When radiologists encounter pulmonary nodules/masses in computed tomography (CT) images, they diagnose malignancy based on lesion characteristics (e.g., spiculation and calcification). However, accurate characterization requires careful observation and can be difficult, especially for inexperienced radiologists. In addition, the assessments may vary among radiologists, resulting in the low reproductivity of findings.
We investigated if commercially-available deep learning (DL)-based computer-aided diagnosis (CAD) for characterizing pulmonary nodules/masses can support radiologists. Fifteen radiologists were grouped according to their experience: L (<3 years), M (3-5 years) and H (>5 years). They observed 101 nodules/masses and evaluated the likelihoods of 15 characteristics and malignancies with and without CAD outputs. As a result, the areas under the curve (AUCs) for two items in L and M (ill-defined boundary and irregular shape in L, and ill-defined boundary and irregular margin in M), significantly improved, whereas no significant improvement was found in H. L showed the greatest increase in the AUC for diagnosis (malignancy). These results indicate CAD helps radiologists, particularly those with <5 years of experience, to characterize and diagnose pulmonary nodules/masses accurately. Moreover, intraclass correlation coefficients improved in all groups and for nearly all items, which means that CAD improved the reproductivity of findings among radiologists; the use of CAD did not prolong assessment time.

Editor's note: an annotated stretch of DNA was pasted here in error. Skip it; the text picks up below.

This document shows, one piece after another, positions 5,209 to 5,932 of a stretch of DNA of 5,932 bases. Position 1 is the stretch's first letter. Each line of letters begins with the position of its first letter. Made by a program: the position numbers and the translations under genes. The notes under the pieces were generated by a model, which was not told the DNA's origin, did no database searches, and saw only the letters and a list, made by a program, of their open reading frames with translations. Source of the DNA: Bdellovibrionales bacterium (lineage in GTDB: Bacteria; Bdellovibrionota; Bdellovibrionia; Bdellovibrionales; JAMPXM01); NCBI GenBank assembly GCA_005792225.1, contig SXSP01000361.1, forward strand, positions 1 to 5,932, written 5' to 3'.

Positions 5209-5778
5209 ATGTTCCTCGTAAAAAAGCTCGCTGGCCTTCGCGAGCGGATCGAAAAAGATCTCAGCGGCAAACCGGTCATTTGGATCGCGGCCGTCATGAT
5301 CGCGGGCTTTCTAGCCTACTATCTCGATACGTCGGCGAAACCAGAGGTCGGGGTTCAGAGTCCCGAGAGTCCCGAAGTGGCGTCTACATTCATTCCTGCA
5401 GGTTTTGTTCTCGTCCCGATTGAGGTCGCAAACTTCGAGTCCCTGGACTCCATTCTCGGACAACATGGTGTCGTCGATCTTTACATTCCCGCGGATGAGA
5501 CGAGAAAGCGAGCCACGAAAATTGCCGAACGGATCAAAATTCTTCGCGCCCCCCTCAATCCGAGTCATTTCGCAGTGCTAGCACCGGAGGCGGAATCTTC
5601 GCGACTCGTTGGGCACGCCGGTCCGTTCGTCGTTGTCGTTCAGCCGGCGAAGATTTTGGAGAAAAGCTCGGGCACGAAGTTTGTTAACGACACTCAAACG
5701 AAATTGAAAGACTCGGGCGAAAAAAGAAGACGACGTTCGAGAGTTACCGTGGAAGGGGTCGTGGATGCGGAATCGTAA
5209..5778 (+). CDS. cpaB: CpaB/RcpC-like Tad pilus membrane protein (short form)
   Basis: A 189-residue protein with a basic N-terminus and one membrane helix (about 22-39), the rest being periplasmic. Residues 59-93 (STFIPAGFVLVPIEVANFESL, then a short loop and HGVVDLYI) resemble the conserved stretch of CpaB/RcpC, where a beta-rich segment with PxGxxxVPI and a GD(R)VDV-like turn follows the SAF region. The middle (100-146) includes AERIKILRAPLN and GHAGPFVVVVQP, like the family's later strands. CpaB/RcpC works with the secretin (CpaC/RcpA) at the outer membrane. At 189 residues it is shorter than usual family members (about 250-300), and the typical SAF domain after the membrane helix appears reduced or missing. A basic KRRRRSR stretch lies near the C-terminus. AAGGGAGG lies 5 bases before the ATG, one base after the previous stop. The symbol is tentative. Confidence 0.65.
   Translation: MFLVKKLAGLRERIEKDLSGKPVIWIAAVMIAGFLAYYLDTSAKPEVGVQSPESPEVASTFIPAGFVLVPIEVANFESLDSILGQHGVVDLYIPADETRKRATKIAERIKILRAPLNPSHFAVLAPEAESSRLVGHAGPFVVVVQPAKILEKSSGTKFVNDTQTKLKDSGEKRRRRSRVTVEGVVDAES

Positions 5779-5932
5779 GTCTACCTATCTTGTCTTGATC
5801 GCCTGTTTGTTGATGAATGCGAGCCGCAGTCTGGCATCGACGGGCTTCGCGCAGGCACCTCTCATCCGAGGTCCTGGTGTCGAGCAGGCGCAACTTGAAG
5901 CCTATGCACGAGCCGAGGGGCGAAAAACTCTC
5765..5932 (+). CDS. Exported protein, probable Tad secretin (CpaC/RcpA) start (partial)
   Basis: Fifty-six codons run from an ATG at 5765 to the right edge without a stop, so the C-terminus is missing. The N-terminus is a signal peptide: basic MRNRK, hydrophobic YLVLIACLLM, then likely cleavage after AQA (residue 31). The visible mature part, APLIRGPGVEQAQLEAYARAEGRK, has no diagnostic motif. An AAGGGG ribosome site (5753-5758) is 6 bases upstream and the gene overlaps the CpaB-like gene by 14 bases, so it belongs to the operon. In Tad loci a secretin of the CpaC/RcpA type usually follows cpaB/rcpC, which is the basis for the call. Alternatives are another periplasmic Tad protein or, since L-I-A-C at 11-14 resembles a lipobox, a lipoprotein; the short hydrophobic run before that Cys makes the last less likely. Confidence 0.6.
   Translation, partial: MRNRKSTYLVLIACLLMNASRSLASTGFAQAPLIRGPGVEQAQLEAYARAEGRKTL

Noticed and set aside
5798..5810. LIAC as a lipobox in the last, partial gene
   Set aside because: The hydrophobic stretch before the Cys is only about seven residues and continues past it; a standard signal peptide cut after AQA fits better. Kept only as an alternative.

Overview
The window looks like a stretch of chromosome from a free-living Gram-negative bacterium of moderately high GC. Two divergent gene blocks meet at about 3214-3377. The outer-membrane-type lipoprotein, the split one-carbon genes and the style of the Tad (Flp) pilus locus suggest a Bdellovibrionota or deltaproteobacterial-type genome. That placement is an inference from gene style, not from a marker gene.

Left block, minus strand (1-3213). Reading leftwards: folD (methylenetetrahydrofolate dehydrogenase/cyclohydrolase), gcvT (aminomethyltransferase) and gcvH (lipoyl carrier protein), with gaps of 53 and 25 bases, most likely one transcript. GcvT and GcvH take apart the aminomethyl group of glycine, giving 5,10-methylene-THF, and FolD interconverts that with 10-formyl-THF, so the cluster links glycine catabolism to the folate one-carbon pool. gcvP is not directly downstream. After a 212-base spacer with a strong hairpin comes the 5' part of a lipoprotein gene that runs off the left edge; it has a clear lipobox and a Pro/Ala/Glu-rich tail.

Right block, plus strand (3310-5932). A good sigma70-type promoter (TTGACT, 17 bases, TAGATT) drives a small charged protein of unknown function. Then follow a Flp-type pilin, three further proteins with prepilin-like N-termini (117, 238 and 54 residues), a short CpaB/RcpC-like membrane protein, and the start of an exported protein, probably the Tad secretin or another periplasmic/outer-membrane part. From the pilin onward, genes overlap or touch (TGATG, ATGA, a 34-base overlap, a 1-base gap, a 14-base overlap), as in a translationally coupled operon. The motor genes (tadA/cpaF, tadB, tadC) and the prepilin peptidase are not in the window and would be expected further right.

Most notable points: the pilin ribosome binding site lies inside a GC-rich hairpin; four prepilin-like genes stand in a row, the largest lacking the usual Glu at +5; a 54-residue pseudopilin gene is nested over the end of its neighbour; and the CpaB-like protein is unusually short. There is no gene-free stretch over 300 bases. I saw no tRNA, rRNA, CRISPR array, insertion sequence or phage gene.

This is the first article to have proven the effectiveness of DL-based CAD for characterizing pulmonary nodules/masses. We hope for further accumulation of similar evidence in the future, clarifying a mode of implementing CAD to support radiologists efficiently.
- Deep learning–based computer-aided diagnosis improves the accuracy of characterizing nodules/masses and diagnosing malignancy, particularly by radiologists with < 5 years of experience.
- Computer-aided diagnosis increases not only the accuracy but also the reproducibility of the findings across radiologists.
Authors: Tomohiro Wataya, Masahiro Yanagawa, Mitsuko Tsubamoto, Tomoharu Sato, Daiki Nishigaki, Kosuke Kita, Kazuki Yamagata, Yuki Suzuki, Akinori Hata, Shoji Kido & Noriyuki Tomiyama for the Osaka University Reading Team